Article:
The Impossible World
Sometime when I was a teenager, my step-dad gave me a box full of sci-fi and war novels. I'm not sure where he got them -- maybe in bulk at a garage sale or something. Years later, many of them are still sitting on a shelf, mostly unread. I thought I'd give one of them a shot, and found a writer's vision of the year 2050 -- written from 1938 -- as more interesting than the story itself.
The book I chose somewhat randomly (but also because it was written around the time my parents were born and had the copyright renewed the very year I was born) is The Impossible World by Eando Binder. I learned later that Eando is a pen name for two brothers, Earl and Otto Binder, and that Otto went on to write for Captain Marvel and Superman comics.
The cover blurb for The Impossible World says, "A science fiction adventure about the incredible theft of Pluto and Neptune's Moon... a motorized satellite... and an alien world in deadly conflict with Earth"
So how did the author do in predicting a world now just 32 years in our future?
It is hard to deliberately notice when things seem right in a story -- it just continues down the road without the jarring sound of the engine falling out the bottom that you get with something clearly wrong. But here are a few:
Perhaps the most ironic is that the story (as indicated by the blurb) identifies Pluto as "a definite planet", but says that it disappears, just as the 2006 reclassification of Pluto made it "disappear" as the 9th planet in the solar system.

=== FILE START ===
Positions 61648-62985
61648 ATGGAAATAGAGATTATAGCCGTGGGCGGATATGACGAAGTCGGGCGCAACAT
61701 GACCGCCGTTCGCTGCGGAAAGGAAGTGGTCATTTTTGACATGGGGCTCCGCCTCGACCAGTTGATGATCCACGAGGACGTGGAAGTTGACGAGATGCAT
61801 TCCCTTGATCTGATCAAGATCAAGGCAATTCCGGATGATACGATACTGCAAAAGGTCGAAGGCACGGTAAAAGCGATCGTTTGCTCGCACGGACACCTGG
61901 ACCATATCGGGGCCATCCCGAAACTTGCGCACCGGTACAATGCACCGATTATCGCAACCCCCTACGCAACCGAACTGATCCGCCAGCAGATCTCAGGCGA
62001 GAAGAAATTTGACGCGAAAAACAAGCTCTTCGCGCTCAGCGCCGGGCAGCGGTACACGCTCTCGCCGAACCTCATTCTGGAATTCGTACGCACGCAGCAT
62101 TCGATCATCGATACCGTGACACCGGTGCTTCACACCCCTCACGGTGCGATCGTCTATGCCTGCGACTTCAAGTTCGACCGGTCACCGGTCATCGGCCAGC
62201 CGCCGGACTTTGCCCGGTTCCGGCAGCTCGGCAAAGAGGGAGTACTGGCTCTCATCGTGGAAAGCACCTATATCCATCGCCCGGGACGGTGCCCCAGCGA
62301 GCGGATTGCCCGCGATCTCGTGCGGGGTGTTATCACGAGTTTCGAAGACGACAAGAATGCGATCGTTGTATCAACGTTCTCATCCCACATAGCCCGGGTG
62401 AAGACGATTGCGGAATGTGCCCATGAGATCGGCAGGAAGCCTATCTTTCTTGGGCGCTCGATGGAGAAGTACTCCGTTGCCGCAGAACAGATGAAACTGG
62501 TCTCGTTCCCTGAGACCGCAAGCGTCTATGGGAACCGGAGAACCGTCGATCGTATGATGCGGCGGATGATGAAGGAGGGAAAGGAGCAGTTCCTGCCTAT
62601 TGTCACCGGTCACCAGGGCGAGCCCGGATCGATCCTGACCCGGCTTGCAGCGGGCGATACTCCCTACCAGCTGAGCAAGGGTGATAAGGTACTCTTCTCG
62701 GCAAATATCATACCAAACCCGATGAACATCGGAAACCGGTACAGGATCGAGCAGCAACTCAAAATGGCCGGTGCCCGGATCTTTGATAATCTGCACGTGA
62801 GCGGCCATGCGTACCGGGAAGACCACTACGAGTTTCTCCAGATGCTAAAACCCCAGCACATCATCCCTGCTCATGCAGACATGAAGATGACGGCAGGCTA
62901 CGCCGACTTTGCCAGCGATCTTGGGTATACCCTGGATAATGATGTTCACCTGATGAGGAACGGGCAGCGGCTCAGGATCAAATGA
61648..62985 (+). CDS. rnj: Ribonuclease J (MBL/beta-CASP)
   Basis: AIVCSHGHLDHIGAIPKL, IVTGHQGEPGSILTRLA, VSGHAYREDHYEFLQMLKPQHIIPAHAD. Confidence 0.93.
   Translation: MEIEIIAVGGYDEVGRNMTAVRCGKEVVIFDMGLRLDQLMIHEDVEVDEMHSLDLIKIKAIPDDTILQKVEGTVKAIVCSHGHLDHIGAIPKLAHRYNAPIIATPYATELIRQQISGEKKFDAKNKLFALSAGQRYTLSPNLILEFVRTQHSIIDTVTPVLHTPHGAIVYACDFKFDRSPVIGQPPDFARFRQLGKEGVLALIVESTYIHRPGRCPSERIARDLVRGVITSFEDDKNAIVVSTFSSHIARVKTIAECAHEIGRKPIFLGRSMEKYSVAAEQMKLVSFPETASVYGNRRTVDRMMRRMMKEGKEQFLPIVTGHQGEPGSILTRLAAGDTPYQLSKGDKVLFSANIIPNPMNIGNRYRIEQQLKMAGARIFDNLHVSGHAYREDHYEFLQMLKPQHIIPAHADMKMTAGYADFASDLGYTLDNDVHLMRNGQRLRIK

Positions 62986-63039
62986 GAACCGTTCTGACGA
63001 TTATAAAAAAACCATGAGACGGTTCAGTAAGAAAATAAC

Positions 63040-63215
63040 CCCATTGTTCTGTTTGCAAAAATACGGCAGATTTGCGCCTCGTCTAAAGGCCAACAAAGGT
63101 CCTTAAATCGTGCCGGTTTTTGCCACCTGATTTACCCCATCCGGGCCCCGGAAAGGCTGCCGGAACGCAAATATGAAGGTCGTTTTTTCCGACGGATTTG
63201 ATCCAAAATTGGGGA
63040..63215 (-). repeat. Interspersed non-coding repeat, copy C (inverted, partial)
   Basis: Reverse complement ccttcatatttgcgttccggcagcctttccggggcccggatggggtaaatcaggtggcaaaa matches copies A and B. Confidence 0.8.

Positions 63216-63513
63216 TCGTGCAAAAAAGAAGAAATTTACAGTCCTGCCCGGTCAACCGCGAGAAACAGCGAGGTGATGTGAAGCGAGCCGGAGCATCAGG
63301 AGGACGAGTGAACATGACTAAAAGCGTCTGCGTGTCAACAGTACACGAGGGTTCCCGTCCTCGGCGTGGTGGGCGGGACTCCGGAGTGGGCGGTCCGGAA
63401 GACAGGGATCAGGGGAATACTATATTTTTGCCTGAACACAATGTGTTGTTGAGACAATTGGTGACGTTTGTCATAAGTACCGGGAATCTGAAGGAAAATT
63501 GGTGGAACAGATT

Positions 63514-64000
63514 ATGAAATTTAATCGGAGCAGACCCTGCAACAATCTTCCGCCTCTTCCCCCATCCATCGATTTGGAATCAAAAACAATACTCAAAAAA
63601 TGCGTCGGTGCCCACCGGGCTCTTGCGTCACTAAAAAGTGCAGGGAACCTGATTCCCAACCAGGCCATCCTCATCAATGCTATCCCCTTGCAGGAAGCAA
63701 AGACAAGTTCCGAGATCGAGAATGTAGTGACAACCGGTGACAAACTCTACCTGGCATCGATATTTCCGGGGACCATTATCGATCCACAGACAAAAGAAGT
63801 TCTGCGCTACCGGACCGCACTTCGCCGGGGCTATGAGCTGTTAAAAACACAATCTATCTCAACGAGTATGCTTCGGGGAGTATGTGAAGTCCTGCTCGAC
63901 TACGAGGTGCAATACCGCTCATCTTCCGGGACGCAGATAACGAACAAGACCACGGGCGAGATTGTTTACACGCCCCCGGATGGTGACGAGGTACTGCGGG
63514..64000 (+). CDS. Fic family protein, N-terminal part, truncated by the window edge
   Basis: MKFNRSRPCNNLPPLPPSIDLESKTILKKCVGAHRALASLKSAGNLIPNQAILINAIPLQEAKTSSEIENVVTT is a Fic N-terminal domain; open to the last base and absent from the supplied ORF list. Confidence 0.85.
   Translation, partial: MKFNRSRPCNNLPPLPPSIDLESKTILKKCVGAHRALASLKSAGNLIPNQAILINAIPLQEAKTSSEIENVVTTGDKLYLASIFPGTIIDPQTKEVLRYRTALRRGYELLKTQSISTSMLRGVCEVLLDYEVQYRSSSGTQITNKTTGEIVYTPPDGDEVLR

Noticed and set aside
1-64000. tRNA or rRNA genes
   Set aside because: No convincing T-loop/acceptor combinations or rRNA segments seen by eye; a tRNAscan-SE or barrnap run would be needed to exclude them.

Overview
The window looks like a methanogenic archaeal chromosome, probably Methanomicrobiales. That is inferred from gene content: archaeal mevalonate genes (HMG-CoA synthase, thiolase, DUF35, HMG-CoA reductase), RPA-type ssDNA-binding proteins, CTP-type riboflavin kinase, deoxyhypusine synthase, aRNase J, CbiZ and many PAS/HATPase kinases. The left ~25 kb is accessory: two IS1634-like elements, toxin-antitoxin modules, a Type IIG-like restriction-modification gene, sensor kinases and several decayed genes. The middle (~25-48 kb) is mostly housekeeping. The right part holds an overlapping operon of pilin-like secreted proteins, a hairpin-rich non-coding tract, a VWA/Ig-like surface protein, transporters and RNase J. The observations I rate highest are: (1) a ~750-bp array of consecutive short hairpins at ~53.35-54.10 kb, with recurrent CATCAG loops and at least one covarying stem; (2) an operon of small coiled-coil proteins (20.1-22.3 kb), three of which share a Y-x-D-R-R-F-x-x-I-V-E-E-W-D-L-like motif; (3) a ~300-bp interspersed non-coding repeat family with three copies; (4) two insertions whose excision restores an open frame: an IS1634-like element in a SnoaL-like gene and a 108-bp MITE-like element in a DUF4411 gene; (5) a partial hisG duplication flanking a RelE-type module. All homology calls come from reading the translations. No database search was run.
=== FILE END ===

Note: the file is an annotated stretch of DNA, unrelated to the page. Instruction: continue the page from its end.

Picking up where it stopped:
These were a few of the things that struck me as clunkers -- but hey, maybe things will change in the next three decades.
The story prizes confidence, action and determination (to the point of foolhardy "Nothing could possibly go wrong...") and everything is done with a fair bit of melodrama. The villain is a villain because his interests oppose those of the protagonist and his people. Otherwise, he's quite helpful in explaining every detail of what is going on in his constant monologuing.
Science (sometimes even referred to as "super-science"!) is paramount, and the young scientist protagonist is somehow entrusted with planning military action with all of Earth's forces as well as negotiating the fate of planets, "For [the Earth's governing council] knew that in this stupendous crisis everything depended upon the soundness of the reasoning of a keen-minded young scientist; far out in space."
Overall I wouldn't rate it as great literature, but The Impossible World did send me time-traveling -- just into the past rather than the future.